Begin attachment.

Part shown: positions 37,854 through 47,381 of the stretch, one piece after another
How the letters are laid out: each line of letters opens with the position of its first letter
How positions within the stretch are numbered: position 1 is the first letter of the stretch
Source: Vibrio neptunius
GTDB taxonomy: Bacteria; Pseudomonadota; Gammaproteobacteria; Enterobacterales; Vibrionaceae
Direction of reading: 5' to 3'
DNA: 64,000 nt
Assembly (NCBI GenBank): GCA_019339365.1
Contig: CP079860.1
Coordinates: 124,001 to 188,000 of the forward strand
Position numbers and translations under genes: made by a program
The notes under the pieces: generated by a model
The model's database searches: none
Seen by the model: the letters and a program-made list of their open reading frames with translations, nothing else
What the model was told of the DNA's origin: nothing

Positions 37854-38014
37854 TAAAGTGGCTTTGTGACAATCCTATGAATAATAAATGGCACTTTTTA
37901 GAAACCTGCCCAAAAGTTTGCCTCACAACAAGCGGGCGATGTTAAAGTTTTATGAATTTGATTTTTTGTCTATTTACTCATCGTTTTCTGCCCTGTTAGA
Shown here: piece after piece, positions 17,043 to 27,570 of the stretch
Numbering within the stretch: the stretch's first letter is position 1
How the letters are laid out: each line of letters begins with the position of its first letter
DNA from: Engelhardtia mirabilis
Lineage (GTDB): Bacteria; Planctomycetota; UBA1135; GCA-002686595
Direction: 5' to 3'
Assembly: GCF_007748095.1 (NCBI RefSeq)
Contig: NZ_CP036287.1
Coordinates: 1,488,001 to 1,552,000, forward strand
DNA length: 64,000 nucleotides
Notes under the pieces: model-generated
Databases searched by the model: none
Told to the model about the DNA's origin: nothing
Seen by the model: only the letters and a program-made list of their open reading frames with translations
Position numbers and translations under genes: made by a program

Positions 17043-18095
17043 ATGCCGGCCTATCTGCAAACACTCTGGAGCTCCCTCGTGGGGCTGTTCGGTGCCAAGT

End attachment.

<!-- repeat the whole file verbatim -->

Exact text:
Part shown: positions 37,854 through 47,381 of the stretch, one piece after another
How the letters are laid out: each line of letters opens with the position of its first letter
How positions within the stretch are numbered: position 1 is the first letter of the stretch
Source: Vibrio neptunius
GTDB taxonomy: Bacteria; Pseudomonadota; Gammaproteobacteria; Enterobacterales; Vibrionaceae
Direction of reading: 5' to 3'
DNA: 64,000 nt
Assembly (NCBI GenBank): GCA_019339365.1
Contig: CP079860.1
Coordinates: 124,001 to 188,000 of the forward strand
Position numbers and translations under genes: made by a program
The notes under the pieces: generated by a model
The model's database searches: none
Seen by the model: the letters and a program-made list of their open reading frames with translations, nothing else
What the model was told of the DNA's origin: nothing

Positions 37854-38014
37854 TAAAGTGGCTTTGTGACAATCCTATGAATAATAAATGGCACTTTTTA
37901 GAAACCTGCCCAAAAGTTTGCCTCACAACAAGCGGGCGATGTTAAAGTTTTATGAATTTGATTTTTTGTCTATTTACTCATCGTTTTCTGCCCTGTTAGA
Shown here: piece after piece, positions 17,043 to 27,570 of the stretch
Numbering within the stretch: the stretch's first letter is position 1
How the letters are laid out: each line of letters begins with the position of its first letter
DNA from: Engelhardtia mirabilis
Lineage (GTDB): Bacteria; Planctomycetota; UBA1135; GCA-002686595
Direction: 5' to 3'
Assembly: GCF_007748095.1 (NCBI RefSeq)
Contig: NZ_CP036287.1
Coordinates: 1,488,001 to 1,552,000, forward strand
DNA length: 64,000 nucleotides
Notes under the pieces: model-generated
Databases searched by the model: none
Told to the model about the DNA's origin: nothing
Seen by the model: only the letters and a program-made list of their open reading frames with translations
Position numbers and translations under genes: made by a program

Positions 17043-18095
17043 ATGCCGGCCTATCTGCAAACACTCTGGAGCTCCCTCGTGGGGCTGTTCGGTGCCAAGT